EARNED MEDIA: HOW TO PITCH TO JOURNALISTS

How do you build the profile of your organisation if you do not have a big marketing budget? A strong social strategy is one way to reach a larger audience if you can’t pay to advertise or promote your content. Another way to build your brand is through ‘earned’ media. Earned media is coverage you generate without paying, through pitching to journalists and getting your organisation on news sites and blogs.

Earned media can have far greater impact any paid promotion or advertising. A profile in a news outlet or on a blog can reach thousands of active readers, and adds significant credibility to your brand. As the name implies, however, you have to earn it. This isn’t always easy: journalists are inundated with emails pitching stories every day, and without a big brand or strong relationship behind you it can be hard to get them to take notice. There are, however, a few ways to help your pitch stand out from the crowd.

 

If you want a journalist to write about your organisation you have to provide them with a ‘hook’, a newsworthy event or milestone that will be of interest and relevant to their readers (and, more importantly, to the editors who will have to clear all stories first). The launch of a new initiative, a partnership with a notable organisation or a new hire are all potential news hooks, provided you can make them interesting and relevant to the journalist. 

Journalists usually get hundreds of emails per day. Especially if it is a cold approach (i.e. if you don’t already know the journalist you are pitching to) they will not be able to spend very much time on yours. For this reason, keep your initial pitch short – very short. As a rough rule of thumb, 3/4 bullet points should be about as much as you send, or two very brief paragraphs. 

Lead with the most interesting and eye catching element – don’t ‘bury the lede’. Try also to tailor it to the journalist based on what they’ve covered before, and what they are likely to respond to. If your organisation is focused on climate justice then try to find journalists that cover a climate beat.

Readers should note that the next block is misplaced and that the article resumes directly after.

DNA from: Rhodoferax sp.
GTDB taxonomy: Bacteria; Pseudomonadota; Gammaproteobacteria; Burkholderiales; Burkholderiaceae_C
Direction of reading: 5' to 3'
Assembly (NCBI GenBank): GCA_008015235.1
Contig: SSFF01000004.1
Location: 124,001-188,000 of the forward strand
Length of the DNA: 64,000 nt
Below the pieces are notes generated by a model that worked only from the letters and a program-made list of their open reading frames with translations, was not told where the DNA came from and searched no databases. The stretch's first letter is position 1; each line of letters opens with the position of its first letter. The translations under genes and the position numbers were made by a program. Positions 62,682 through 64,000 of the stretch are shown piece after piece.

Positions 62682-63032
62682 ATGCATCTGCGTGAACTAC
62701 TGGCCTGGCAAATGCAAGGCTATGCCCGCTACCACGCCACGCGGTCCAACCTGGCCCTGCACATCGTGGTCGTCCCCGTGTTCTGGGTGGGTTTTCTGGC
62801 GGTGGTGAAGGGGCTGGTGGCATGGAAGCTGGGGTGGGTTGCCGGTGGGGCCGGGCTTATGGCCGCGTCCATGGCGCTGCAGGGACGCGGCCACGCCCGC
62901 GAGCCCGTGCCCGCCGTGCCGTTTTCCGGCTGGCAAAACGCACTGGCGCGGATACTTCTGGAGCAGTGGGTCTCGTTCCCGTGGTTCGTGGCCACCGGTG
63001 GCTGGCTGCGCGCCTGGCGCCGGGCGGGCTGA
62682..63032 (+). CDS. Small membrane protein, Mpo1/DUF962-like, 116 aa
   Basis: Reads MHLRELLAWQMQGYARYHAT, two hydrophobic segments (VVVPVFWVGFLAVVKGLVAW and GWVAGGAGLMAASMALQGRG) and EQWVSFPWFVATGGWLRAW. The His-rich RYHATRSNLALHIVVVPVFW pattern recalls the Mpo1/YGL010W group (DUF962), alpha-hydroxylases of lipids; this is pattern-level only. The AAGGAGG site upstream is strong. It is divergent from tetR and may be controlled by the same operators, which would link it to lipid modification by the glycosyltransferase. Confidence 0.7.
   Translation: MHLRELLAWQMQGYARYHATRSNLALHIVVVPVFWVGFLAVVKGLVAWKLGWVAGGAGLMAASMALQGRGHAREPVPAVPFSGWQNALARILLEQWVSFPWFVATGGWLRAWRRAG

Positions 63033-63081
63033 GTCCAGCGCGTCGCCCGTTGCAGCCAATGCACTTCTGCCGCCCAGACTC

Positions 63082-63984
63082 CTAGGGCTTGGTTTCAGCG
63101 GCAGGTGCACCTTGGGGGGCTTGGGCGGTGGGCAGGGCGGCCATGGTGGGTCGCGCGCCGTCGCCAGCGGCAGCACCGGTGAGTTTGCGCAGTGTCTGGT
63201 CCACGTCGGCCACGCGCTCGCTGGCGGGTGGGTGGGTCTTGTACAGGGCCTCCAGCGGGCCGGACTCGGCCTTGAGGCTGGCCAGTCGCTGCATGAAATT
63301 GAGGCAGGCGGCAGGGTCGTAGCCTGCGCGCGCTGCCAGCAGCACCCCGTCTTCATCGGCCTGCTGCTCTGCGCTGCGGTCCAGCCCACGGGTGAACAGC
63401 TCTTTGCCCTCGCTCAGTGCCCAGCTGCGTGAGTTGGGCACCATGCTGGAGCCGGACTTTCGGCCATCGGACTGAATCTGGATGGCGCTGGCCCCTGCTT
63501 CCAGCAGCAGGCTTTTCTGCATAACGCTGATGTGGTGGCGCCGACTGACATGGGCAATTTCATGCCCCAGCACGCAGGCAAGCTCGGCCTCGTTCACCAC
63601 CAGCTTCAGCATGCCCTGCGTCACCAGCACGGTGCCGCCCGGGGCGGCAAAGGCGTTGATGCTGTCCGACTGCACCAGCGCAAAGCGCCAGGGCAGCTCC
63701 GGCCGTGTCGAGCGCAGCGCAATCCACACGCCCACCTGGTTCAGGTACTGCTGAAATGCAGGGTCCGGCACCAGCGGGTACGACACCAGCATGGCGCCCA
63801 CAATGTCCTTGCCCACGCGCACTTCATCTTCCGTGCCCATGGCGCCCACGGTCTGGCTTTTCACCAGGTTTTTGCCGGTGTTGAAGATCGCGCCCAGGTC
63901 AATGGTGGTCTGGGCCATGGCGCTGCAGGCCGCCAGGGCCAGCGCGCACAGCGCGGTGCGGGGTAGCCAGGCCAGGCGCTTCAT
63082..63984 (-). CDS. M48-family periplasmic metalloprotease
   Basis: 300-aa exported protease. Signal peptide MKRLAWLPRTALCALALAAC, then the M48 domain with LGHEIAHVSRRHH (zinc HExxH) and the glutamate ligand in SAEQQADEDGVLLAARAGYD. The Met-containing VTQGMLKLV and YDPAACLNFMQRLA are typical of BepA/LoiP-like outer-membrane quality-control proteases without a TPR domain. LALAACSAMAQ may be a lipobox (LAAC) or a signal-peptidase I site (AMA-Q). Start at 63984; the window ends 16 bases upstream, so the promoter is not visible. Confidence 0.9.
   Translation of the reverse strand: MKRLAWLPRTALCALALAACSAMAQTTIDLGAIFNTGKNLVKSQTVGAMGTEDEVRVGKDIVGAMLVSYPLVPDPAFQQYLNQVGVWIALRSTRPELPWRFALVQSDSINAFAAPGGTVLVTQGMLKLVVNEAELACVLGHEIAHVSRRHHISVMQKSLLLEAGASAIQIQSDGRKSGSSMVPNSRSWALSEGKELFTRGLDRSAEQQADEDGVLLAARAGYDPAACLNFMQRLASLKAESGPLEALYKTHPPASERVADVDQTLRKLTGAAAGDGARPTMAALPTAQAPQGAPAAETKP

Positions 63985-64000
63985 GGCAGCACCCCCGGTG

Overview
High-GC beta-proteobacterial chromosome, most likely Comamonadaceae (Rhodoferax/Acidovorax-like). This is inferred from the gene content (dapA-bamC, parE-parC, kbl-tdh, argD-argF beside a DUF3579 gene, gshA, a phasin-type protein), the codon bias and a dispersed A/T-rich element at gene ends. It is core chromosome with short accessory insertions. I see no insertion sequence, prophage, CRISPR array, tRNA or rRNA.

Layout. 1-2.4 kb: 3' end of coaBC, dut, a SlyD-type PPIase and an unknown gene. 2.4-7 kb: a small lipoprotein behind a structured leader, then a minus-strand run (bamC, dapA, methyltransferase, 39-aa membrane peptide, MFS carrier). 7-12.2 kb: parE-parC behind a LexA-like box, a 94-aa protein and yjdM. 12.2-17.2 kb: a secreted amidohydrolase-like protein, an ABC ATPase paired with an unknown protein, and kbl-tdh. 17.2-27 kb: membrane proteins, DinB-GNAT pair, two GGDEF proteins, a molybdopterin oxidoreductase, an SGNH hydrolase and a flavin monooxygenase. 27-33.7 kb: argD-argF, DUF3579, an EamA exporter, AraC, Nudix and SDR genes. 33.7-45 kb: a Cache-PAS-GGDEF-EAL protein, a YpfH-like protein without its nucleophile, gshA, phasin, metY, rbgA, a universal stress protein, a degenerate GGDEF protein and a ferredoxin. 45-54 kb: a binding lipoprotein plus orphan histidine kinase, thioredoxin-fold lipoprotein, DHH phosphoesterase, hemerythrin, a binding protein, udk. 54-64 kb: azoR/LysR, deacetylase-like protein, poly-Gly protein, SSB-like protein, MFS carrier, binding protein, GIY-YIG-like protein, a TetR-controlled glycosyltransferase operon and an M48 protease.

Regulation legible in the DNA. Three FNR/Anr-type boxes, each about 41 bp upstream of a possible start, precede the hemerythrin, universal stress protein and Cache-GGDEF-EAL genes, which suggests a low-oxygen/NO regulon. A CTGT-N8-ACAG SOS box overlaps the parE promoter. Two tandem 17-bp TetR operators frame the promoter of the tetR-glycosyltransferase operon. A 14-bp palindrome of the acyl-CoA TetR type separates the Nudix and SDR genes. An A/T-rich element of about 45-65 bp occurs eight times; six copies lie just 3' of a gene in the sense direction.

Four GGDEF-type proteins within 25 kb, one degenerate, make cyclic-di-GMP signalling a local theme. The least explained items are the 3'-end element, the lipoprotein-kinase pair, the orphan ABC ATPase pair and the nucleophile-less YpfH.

If you’ve written a pitch that’s way too long, be ruthless. Cut whatever is not essential to the story, leave only what will most interest the journalist. This may not always be exactly what you most want the journalist to be writing about, but the point of the initial approach is to get them on the hook. Once they are interested you can make the case for why additional elements are newsworthy. 

The most important thing to bear in mind is that journalists want to file interesting stories. This may seem obvious, but it is essential to keep it in mind at all times. The fact that your initiative is worthwhile and valuable and you have worked hard to create it will not necessarily make an interesting story. Try to put yourself in the shoes of journalist who will have to sell any story they write to an editor – why is this interesting, why should it get priority over the deluge of competing stories. 

While it can be challenging to get right, earned media is certainly a powerful tool to build your brand and amplify your voice. 

JusticeAdda in ADDA OPINION

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Justice Adda was a part of the Cambridge Social Ventures Programme in the Cambridge Centre for Social Innovation at Cambridge Judge Business School 2016-17.